Architect Li Ji brought his childhood memories deep into the metropolis when he designed the Urban Home of Nature in Beijing, China.

The Urban Home of Nature is a 7-storey residential building in Beijing, China. Image credit: Origin Architect

The Urban Home of Nature is a 7-storey residential building in Beijing, China. Image credit: Origin Architect

The prototype is a ground-floor apartment that belongs to a 7-storey residential building. It has standard concrete shear wall structure, common arrangement of rooms, and a slightly higher floor height as a result of backing against the ground floor retail shops.

The architect firstly removed all partition walls. By leaving only the load-bearing structure, the true skeleton of an urban concrete jungle revealed itself. Large sliding doors break through the boundary wall that originally separated living room and main bedroom with the courtyard. Broad and thick plank flooring continues from the courtyard to inside, while a scent of nature rushes in and fills up the interior space, forming an indoor courtyard that flows freely as nature’s breath passes through the jungle of concrete walls.

The boundary between inside and outside, man-made and nature is therefore dispelled; activities in the living room and bedroom become activities in the indoor courtyard, whereas the outdoor courtyard becomes an extension of the living room. Coming home from work has turned into an unexpected journey of relaxation: when you open the front door after walking through the enclosed and over-decorated common lobby, suddenly you return to nature.

Some untreated bulky tree trunks with burl set up horizontally in the air, with special made hidden steel joints connect to the tenon of concrete sidewall at the two ends. They form several groups of floating space high in the air, connected by an overhanging trestle bridge made of timber and I-beams that flies over the concrete wall.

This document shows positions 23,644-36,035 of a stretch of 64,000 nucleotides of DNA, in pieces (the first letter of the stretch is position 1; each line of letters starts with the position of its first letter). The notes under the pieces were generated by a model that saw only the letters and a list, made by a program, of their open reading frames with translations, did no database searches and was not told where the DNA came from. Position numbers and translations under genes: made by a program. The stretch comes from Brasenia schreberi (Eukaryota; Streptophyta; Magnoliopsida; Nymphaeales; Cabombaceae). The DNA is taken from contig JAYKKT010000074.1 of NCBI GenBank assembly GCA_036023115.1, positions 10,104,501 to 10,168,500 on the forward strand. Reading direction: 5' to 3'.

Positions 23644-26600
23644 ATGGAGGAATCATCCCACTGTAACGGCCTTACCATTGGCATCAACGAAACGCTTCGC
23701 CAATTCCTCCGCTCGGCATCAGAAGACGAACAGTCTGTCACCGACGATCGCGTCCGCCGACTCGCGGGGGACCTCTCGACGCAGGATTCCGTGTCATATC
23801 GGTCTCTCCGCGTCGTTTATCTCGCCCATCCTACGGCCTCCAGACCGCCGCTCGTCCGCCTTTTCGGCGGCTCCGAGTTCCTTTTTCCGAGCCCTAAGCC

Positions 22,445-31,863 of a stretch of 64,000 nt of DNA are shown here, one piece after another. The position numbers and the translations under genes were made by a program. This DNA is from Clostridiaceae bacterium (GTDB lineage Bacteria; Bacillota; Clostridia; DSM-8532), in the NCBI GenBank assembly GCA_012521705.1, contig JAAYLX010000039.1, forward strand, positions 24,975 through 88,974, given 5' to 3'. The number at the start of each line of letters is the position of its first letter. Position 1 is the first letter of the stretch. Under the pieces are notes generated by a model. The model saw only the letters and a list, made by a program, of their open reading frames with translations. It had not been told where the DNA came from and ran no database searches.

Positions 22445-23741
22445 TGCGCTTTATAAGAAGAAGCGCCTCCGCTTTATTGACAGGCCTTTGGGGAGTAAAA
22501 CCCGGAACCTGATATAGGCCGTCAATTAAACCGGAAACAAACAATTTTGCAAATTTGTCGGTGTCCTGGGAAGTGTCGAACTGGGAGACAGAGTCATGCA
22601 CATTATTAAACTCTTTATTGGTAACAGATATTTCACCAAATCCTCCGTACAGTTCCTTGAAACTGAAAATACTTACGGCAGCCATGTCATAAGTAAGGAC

By connecting the treehouse to an isolated branch-ladder apart from the common staircase, three-dimensional exploration paths within the narrow space become children’s ideal playground for hide-and-seek. This treehouse far away from wildwood has taken its root in the concrete jungle like vines grown on rock.

All furniture and household items are kept simple and moderate where no decoration can be seen in the house. Broad and thick planks in their natural contour are the main material used for flooring. Each single plank is unique in its form and pattern which speaks of life and dignity of each tree.

Walking on timber with barefoot, or making a bed on top of it, is an intimate contact with nature that urges us to touch those timber boards underneath, or the heavy timber beams overhead. Sitting on a cushion against the firewood which leans on the wall is a better than sitting on a sofa fit for ‘Beijing repose’. A fireplace made of a whole C-section iron block provides extra warmth on winter days. While it may not be an entertainer’s paradise, it offers the most appropriate home for a peaceful mind and is spiritually nourishing.